Uuuunnnhhhhh, where are the drugs? Where ARE THEY?!!!! Is the anesthesiologist even on duty right now? Did you call him? YOU DIDN’T CALL HIM YET, DID YOU???? DID YOUUUUUUU???
In other words, I was perfectly pleasant and rational, and it was indeed a well-thought out and informed decision.
Honestly, I would have settled for street-purchased heroin it I’d thought it would arrive sooner.
Eventually Dr. McDreamy made his way into the room and started explaining the risks and procedures and blahblahblah I very nearly reached around behind my massive self and jammed that needle in my own back.
It was quite possibly the world’s most perfect epidural. I could move my legs, I could feel my contractions, and when it came time to push, I could do that pretty well too. But I could no longer feel the shovel dragging down the inside of my spinal column.
Thank you Jesus.
Strangely enough, the moment the epidural kicked in, somebody casually informed me that I’d need to clear the ‘antibiotic window’ of which 2 hours remained before my water broke. Why this information was revealed this late in the game, I couldn’t really say, but I was instructed to lie as still as possible to let the antibiotics work their Group-B-Strep fighting magic. In other words, what in the heezy would they have done if I hadn’t become crazed and drug seeking?
Pumped the newborn full of penicillin, I suppose. But anywho, my very obedient second born kindly waited until the allotted time had passed and them ‘pop’ went his little water world, at his own doing, exactly as the 2 hour mark arrived.
After impressing one and all with my ‘practice pushes’ I was encouraged to go ahead and try the real thing. Fully expecting to take 2 or more hours to get this kiddo out, I allowed myself to be coached along for 20 minutes or so until suddenly,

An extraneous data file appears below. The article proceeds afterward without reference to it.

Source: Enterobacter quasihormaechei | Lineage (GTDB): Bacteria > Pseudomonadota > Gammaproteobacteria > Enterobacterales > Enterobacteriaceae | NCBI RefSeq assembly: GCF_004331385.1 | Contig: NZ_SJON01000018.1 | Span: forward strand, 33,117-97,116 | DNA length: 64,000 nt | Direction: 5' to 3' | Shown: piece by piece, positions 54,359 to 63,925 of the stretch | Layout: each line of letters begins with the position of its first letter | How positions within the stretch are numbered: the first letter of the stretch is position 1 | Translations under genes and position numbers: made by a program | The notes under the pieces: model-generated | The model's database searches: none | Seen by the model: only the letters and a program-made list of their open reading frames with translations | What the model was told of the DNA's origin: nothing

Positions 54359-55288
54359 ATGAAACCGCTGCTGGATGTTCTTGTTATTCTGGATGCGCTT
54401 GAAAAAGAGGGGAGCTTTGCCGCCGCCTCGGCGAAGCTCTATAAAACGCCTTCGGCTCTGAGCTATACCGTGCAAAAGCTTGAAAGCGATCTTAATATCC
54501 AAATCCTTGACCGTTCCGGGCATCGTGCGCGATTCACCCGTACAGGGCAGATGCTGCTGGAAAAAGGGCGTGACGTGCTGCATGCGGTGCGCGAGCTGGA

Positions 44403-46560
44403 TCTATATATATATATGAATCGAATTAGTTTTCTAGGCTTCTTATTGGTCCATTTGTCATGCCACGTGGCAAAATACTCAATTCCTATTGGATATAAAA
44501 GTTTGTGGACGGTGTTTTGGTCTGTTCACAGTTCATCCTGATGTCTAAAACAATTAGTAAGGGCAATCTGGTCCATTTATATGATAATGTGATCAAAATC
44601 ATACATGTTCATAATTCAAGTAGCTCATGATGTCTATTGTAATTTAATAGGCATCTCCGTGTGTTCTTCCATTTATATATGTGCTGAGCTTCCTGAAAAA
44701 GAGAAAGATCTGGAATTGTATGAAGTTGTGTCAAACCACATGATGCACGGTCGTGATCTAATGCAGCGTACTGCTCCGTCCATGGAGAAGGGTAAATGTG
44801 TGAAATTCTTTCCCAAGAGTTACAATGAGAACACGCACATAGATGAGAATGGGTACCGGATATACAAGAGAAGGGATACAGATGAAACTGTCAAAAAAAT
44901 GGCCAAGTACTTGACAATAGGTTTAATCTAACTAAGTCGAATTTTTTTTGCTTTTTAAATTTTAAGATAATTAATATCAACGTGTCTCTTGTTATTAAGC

“Okay STOP. Just hold it right there.”
Um, excuse me?
“Jenny just stop for a second, just relax.”
Not pushing here.
Nurse Heather looked up and announces to the room ‘It’s true, she’s not pushing! This kiddo is pushing him or herself out!’
A flurry of activity and one very funny page later (‘Attention L&D break room can we get a doc or resident or anyone to room 201 stat’…pause…audible omgs coming over intercom)
Nurse Heather assessed the situation, marshaled her troops and announced to her fellow nurses:
“Get ready to catch, girls”
At the very last moment possible, two doctors or residents or simply people in blue scrubs wearing gloves (who I’d never seen before or since) skidded into the room, latex snapping around their wrists juuuuust in time to catch.
I think they handed him to Dave, or at least presented his business parts for inspection, which immediately set off a rare public display of emotion as my usually stoic husband choked out ‘It’s a … boy!’ (He had been so sure of a girl all along, I think the drama of another teeny weenie heightened the moment’s intensity for him.
As we both cried and marveled over our tiny son, my crack team of medical experts proceeded to pummel, inject and generally violate my nether regions whilst I, blissfully unawares thanks to a potent cocktail of hormones and narcotics, cuddled this sweet and perfectly round-headed little man to my chest.
He didn’t cry, much to the dismay of one pediatric nurse in particular. She kept rubbing his back while he laid on my chest, wide-eyed and peering around the room. He squeaked a few times and blinked at us all and slowly turned pink, but my boy was not about to publicly display his emotions for the room, back thumping notwithstanding.
He latched on immediately, kind of without my even offering (little ballsy there, fella), and he nursed for 70 straight minutes. Seriously. They came back like 3 separate times to try to get his vitals, but were turned away each time by his voracious appetite.
And for the past 8 days, I can’t say much has changed.
Except my heart is gradually enlarging. And my body weight is melting away under the assault of his eager little mouth. And I may never sleep again.
But we’re doing oh so well. Two sweet little boys. 19 months apart.